Strike threat over football calendar with players at ‘breaking point’

LANCASTER, Pennsylvania: Former champion Yuka Saso leaned on her club to survive a brutally tough start to the US Women’s Open on Thursday, an opening round that saw Nelly Korda go 10 on her third hole and only four players narrowly beat par .

Saso had three big par shots to start the back nine at Lancaster Country Club, reeling in two mid-range birdies toward the end of her round and finishing with a three-putt from the neck of the 18th green for bogey and a 2-under 68.

It seemed even lower than that to me considering all the scum around her. The top 10 players in the women’s world rankings averaged 75.5 — including Korda’s 80 — and only two-time major champion Minjee Lee did not break the mark.

“It’s the US Open. It’s the main thing. It’s the biggest major and I think it’s one of the toughest weeks we’re going to play,” Saso said. “I’m not telling myself to be confident or anything.”

Sasa, who capitalized on Lexi Thompson’s 2021 breakout to win the Women’s Open at Olympic Club, leads by one shot over Andrea Lee, Wichanee Meechai of Thailand and recently crowned NCAA champion Adela Cernousek of France.

Cernousek, a junior at Texas A&M, had company among the amateurs. Three of them were in the group at par 70 – US Women’s Amateur Champion Megan Schofill, Catherine Park and 15-year-old Asterisk Talley, who is coming off her first USGA title at the US Four-Ball Amateur Championship.

Lee, who won her second major two years ago at the Women’s Open at Pine Needles, holed a 15-footer just off the green on the par-3 17th to get back to par.

“Just come back and try to beat the course again,” she said.

The rest of the LPGA Tour’s biggest stars have been beaten, none as badly or as shockingly as Korda. No. 1 women’s golfer Korda arrives in Lancaster having won six of her last seven tournaments. Three holes into her opening round, she was reeling.

Korda hit from the back bunker into the stream on the par-3 12th hole, then two-putted into the stream on the other side en route to 10. She added four bogeys over the next 15 holes to post an 80, matching her highest round as a professional .

“Honestly, there’s not a lot of positive thoughts,” Korda said. “I just didn’t play well today. I didn’t hit well. I got into trouble many times. Going 10 on a par 3 certainly won’t do you any good at the US Open.

“Yeah,” she concluded, “just a bad day at the office.”

It was a bad day for so many others. Rose Zhang, who ended Korda’s five-game winning streak three weeks ago in New Jersey, looked shell-shocked as she left the 18th green with another three-putt bogey and a 79.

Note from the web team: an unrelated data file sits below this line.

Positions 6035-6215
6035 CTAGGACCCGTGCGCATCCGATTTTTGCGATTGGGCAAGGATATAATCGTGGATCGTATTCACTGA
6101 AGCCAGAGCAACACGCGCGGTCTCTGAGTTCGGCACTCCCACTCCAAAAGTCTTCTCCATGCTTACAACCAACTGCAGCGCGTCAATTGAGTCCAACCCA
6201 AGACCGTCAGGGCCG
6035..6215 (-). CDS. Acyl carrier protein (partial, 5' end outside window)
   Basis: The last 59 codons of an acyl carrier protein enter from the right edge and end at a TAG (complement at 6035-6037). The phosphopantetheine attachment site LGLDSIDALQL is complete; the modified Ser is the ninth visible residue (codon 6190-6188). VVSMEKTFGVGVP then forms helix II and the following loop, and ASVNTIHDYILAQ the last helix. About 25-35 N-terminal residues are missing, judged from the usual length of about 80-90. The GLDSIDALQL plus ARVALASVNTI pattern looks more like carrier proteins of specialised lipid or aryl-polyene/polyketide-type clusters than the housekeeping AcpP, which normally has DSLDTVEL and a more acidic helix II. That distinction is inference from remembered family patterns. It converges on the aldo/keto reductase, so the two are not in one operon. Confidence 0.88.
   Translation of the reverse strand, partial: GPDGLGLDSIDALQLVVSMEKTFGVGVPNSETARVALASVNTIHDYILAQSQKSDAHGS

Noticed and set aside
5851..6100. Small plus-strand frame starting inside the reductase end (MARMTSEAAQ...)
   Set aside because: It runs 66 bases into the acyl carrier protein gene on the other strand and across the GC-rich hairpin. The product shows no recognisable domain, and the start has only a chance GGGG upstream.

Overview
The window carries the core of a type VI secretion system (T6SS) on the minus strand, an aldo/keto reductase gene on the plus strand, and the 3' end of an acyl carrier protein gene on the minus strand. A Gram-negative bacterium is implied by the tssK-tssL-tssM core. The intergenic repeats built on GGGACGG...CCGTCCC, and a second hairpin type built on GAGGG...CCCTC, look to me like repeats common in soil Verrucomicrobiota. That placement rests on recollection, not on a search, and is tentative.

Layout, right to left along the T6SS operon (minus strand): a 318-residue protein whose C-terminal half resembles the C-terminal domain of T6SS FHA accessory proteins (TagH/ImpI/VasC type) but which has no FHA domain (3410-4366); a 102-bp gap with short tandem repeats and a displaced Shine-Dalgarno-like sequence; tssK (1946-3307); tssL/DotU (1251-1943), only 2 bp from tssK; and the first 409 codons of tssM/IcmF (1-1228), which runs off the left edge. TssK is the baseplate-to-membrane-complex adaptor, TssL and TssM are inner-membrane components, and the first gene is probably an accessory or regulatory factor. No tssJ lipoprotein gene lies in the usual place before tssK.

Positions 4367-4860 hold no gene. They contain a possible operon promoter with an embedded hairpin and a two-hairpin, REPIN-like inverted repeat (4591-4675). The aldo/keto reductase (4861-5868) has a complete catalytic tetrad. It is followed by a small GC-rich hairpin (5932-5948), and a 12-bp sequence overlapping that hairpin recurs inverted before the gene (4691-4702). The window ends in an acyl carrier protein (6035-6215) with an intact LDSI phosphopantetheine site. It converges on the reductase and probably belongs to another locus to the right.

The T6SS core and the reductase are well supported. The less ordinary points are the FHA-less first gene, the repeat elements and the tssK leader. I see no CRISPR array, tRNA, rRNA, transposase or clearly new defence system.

Lydia Ko and Brooke Henderson each shot 80. The average score for the field was 75.2.

The wind was swirling on some of the higher points of the course, and the greens were firm and bouncy, just the way the USGA likes them. The 156-player field produced just over 900 bogeys or worse — in Korda’s case, a seven-bogey.

Thompson, who is likely to play in her final US Women’s Open after announcing she will not play full-time after this year, began her back nine by going from bunker to bunker to bunker to a fat grave and took a triple bogey. She scored a 78.

Sašo picked up 5.7 hits in the game with a broomstick, and that put her in the lead.

“I made some really good shots. I think I had more luck than good games,” Sašo said.

She has a chance for an unusual piece of victory this week should she win and become the only Women’s Open champion to play under two flags.

Saso won the Olympic club as a Filipina and the following year – before she turned 21 – declared her Japanese citizenship (her father is Japanese). A big week could also push her into position to return to the Olympics under a different banner.

That seems far to me, especially after such a hard day’s work.

“There’s so much golf left,” Saso said. “The golf course is very difficult and the conditions are very difficult, especially with the wind swirling and when it’s blowing 15 mph with firm and fast greens.”

It seems that the amateur, especially Chernoushko, was not affected by this. She missed just two putts, one of them on a 40-foot three-pointer on the 14th hole, and held her nerve to make the par. She was surprised to see her name on every traffic light.

“I was like, ‘Whoa! I watched every leaderboard on the track,” she said.

Talley is one of two 15-year-olds on the court in Lancaster and played well beyond her years with smart decisions when she got out of position. Her one mistake came on the par-5 seventh hole when she moved her second shot only about 50 yards out of a thick rough, putt and then put it in the water in front of the green. She made triple bogey.

But Talley — her mother says Asterisk is Greek for “little star” — followed with nine holes with three birdies and six pars, not hitting the 17th.

“I feel like I could have done a lot better today, but I’m not mad at all about my round,” Talley said. “Heard that everyone, even a pair, is a good round today. I want it to be even under par.”

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